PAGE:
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Cloud Native Patterns: Designing change-tolerant software

4.23  ·  Rating details ·  66 ratings  ·  14 reviews
Author Cornelia Davis likes to say that "the cloud" is more about how you design your applications than where you deploy them. Cloud Native Patterns: Designing Change-tolerant Software is your guide to developing strong applications that thrive in the dynamic, distributed, virtual world of the cloud. This book presents a mental model for cloud-native applications, along wi ...more
Paperback, 400 pages
Published June 2019 by Manning Publications Co
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Average rating 4.23  · 
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 ·  66 ratings  ·  14 reviews

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Sebastian Gebski
Jul 24, 2019 rated it it was amazing
Primo: it's a good book.
Secundo: it's a well-written book.
Tertio: it's very "one-sided" as it presents CN is a singular way - a "microservice" way. Which IMHO is an issue as "change-tolerant" (& resilient, & fault-tolerant, & scalable, ...) software can be achieved in some other ways as well (life is not black & white, ya know ...).

What I really liked is:
* the way Cornelia described potential usage of replicated transaction log (but I disagree with pre-determining it has to be "eventsourcing")
Eelco den Heijer
Dec 03, 2019 rated it it was ok
I found the book rather convoluted; there were several code examples, and they were all outdated since none of them work with Java 11 or higher (modules...). The author needs a lot of text to explain things that do not need that much text. I prefer Spring Microservices in Action
Vladimir Rybalko
Jan 18, 2020 rated it it was amazing
Shelves: programming
Good explanation of a few frequently used cloud patterns. Worth noting, the main focus shifts a lot to the Java stack. As result, you might be disappointed unless you're Java developer. Obviously, the book would be better if an author considered more platform agnostic approaches. ...more
Peter Aronson
May 09, 2020 rated it really liked it
This book is a primer on how to build highly redundant, resilient, change-tolerant software for the cloud. It doesn't claim to be a primer, but it is highly redundant itself in a good way, typically presenting the same concept three ways: as text, as a code sample and as a diagram. And it doesn't go very deep into the hard questions at all. If you like your computer books, deep, dense and non-repetitive, this is probably not the book for you.

All of the example are built using the Spring Java fra
Duri Chitayat
Jan 01, 2021 rated it really liked it
The author does a good job of introducing Cloud Native, makes a persuasive case, and hits a lot of high-value patterns. She wove in the role of Cloud Platforms and tools like Kubernetes that have developed a large footprint in the ecosystem and will likely help shape the future of Cloud Native.

Some of the examples, especially the ones requiring following along with specific programming steps interrupted the flow of the narrative and made it difficult to follow the key points but the chapter summ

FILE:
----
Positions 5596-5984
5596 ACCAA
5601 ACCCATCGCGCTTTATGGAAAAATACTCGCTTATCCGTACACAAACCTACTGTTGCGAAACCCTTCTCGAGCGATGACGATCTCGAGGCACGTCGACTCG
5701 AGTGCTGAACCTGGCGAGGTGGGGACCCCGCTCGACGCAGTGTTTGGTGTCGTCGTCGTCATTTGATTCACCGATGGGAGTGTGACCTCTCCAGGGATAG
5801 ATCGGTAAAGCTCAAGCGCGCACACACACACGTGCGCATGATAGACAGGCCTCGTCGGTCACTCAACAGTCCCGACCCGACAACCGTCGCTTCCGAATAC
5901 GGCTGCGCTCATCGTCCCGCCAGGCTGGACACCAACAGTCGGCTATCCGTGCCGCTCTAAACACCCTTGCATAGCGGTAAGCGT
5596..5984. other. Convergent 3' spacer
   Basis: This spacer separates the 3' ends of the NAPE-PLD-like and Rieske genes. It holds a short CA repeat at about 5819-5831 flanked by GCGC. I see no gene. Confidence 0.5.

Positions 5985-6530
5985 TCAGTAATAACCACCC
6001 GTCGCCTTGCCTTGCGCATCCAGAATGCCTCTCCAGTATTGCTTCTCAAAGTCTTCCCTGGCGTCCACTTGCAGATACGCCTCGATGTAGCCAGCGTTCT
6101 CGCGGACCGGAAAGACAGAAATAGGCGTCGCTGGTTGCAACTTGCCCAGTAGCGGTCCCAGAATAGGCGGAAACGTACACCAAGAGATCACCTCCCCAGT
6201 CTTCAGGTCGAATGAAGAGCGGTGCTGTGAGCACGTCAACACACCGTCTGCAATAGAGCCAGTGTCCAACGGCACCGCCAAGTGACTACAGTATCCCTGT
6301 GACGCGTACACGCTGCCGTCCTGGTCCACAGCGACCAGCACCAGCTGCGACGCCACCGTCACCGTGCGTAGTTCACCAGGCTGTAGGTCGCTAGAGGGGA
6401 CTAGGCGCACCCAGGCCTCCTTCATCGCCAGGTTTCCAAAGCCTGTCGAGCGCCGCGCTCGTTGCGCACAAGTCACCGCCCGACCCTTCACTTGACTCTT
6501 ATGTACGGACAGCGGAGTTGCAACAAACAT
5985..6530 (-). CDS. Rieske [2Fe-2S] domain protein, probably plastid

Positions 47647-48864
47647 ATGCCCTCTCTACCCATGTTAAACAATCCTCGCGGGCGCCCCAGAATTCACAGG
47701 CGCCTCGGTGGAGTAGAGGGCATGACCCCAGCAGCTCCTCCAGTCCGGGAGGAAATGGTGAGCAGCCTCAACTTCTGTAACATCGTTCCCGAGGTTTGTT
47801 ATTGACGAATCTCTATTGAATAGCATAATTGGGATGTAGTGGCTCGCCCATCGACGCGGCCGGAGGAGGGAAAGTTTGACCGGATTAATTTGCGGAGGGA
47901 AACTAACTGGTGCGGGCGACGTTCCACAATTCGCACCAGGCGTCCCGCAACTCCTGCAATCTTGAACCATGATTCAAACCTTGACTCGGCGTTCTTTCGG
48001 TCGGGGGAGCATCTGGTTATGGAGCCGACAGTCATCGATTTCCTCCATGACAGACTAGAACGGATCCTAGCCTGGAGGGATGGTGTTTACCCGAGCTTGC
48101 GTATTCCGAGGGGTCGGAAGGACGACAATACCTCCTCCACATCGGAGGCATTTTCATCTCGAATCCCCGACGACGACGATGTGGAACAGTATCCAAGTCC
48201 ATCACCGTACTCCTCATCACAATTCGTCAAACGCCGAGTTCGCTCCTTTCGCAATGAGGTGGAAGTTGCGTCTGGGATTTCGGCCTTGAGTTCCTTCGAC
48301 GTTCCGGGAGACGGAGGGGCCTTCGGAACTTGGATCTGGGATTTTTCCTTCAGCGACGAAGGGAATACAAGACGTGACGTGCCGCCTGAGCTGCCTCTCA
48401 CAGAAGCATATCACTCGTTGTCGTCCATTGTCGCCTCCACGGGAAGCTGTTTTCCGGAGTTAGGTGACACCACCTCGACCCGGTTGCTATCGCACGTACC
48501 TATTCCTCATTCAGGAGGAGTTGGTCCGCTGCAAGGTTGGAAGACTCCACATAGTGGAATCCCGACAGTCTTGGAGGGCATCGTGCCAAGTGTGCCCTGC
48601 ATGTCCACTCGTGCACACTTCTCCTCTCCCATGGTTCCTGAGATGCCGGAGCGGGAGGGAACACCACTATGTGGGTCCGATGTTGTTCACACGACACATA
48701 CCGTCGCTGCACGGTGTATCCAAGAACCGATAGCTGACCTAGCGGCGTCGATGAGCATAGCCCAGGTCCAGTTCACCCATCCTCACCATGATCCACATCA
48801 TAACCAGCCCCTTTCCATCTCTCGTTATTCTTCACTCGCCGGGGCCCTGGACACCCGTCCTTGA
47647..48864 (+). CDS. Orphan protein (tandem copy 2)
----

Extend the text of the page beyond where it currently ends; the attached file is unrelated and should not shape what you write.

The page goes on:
Devender Gollapally
Dec 26, 2019 rated it it was amazing
Shelves: 2019
This is a great read, it enforces what we are doing and explains the why.

* What does cloud native actually mean ?
* Failure is the norm, not an exception.
* Cloud Native Platforms, more than just a place to run your images
* No Snowflakes
* Stateless services, advantages
* What does it mean to be Event Driven ?
* Cloud Native Configuration, why do we need it and ways to implement it.
* Advantage of using Circuit Breakers, Retries importance of using this to build resilient software.
* Service Mesh (I
Jan 21, 2020 rated it it was amazing
Read this for the January 2020 Austin Computer Book Club meetup, and really enjoyed it. The author has a painstaking and thorough style, which took a little getting used to, but which by the end I really appreciated. Concepts are presented as solutions to real-world problems, in a gradual and understandable way, even to the extent that less-than-perfect intermediate steps are worked through. I feel like I learned a lot, not just about key concepts in this area, but also about how to approach the ...more
Maciej Pakulski
Jul 04, 2019 rated it it was amazing
Well, the book describes various patterns that form what is called "cloud native patterns". I starts with an example written in the "old way", not really ready for cloud, and then gradually refactors it to the final, "cloud native" form.
Really good source of knowledge, especially for someone who just starts her journey with cloud.
Daniel Rankov
Jan 18, 2020 rated it it was amazing
This is a very interesting book, covering cloud concepts from developer point of view. While there are many other books focused on cloud infrastructure, this one is on patterns and approaches. Definitely recommend read for dev people. It’s also cloud agnostic.
Bas Langenberg
Mar 15, 2020 rated it really liked it
No real new information here for me, next to the last piece about event sourcing. Still, this is a good read for anyone who wants to break down monoliths and write resilient cloud native applications.
Apr 02, 2020 rated it liked it
Shelves: read-tech
Well written book about fundamental cloud native patterns. The author clearly explains the why behind cloud native and each pattern, with code examples. But, if you already know these patterns and the problems that they intend to solve, this book might not be for you.
May 17, 2019 rated it liked it
Shelves: tech
(review of MEAP V11)
Jun 12, 2020 rated it really liked it
Not much I haven't know before, but it's well structured and offers lots of examples (Java/Maven/K8) to follow along. ...more
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